Computer science students design and compete in Capture the Flag contest
The field of cybersecurity requires that innovative computer scientists are constantly thinking about vulnerabilities in computer systems, so they can be prepared to defend systems from digital attacks.
On April 9, 2022, computer science students at Ohio University designed and participated in a Capture the Flag (CTF) contest, which is a contest in which “flags” are hidden within programs or websites to be discovered by competitors.
“CTF is a competition with challenges that allow students to be introduced to cybersecurity concepts. Challenges usually pertain to computer forensics, pwn/binary exploitation, reverse engineering, web and cryptography,” said Alex Williams, fourth-year computer science student and a co-designer of the contest’s trials.
“Capture the Flag contests involve exploiting flaws in a system to detect a secret phrase hidden on a machine or inside a file. This contest was four hours, so we had several small scenarios each with assigned point values based on difficulty of the individual challenge,” said Chad Mourning, assistant professor in the School of Electrical Engineering and Computer Science.
Williams, Nick Maude and Hudson Stouffer collaborated to create the content for the contest. In order to prepare for the contest, the team researched previous CTF competitions, challenge categories and the latest in security vulnerabilities. Methods of digital attacks are constantly evolving, so it was important that the group directed their attention to the most recent research in cybersecurity.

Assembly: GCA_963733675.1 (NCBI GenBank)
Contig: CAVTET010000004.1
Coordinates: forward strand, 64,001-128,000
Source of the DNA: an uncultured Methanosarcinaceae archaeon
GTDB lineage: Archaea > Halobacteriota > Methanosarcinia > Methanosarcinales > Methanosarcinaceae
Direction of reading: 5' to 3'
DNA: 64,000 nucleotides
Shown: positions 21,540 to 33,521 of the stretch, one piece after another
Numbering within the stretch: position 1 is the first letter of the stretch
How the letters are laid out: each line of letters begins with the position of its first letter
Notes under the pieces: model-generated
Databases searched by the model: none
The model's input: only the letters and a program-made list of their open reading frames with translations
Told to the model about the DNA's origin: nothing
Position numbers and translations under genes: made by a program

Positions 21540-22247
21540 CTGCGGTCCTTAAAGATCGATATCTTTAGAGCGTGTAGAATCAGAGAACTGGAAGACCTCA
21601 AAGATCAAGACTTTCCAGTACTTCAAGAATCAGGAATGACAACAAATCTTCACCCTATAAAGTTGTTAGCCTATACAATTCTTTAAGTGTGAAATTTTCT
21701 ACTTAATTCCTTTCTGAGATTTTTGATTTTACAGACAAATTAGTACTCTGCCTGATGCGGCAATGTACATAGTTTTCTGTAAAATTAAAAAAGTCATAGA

Creating the contest’s trials allowed the team to get hands on experience as they prepared for their future careers in cybersecurity. Each team member tackled a category in the contest, so they could gain experience designing both independently and collaboratively. Designing the challenges required creative problem solving to make each trial both fun and challenging.
“The greatest challenge was being able to create challenges that were difficult but not impossible to solve. Creating a challenge is harder than solving it, so the harder a challenge is to solve, the harder it is to create it,” said Williams.
Their efforts culminated in the CTF contest and the 20th Annual Student Expo. At the CTF contest, they hosted competing teams from Ohio University, Bowling Green State University and Ohio State University. At the Student Expo, they took first place in their category, which validated the cybersecurity concepts they used to inform the trials.
“[The Student Expo] seemed like the first step to seeing all our work pay off, like we had made something that would have an actual impact on students,” said Williams.
The success of the event allowed the team to prepare for the workforce through their research and design and simultaneously teach budding computer science students how to solve their own security challenges.
“The students are very interested in [cybersecurity], and this was a great way for them to explore their interest. I’ll be teaching a cybersecurity course in the Fall, which we’ve had to increase the capacity on twice and find a bigger room,” said Mourning.
There is a strong interest in cybersecurity among students at OHIO and the CTF competition allows students to develop their skills through experiential learning. The success of this event proved that there is a need for more hands-on opportunities in cybersecurity, so Mourning is in the process of planning another larger event for Fall 2022.
“If every computer science graduate in the United States went into cybersecurity, they still wouldn’t fill all of the jobs,” finished Mourning.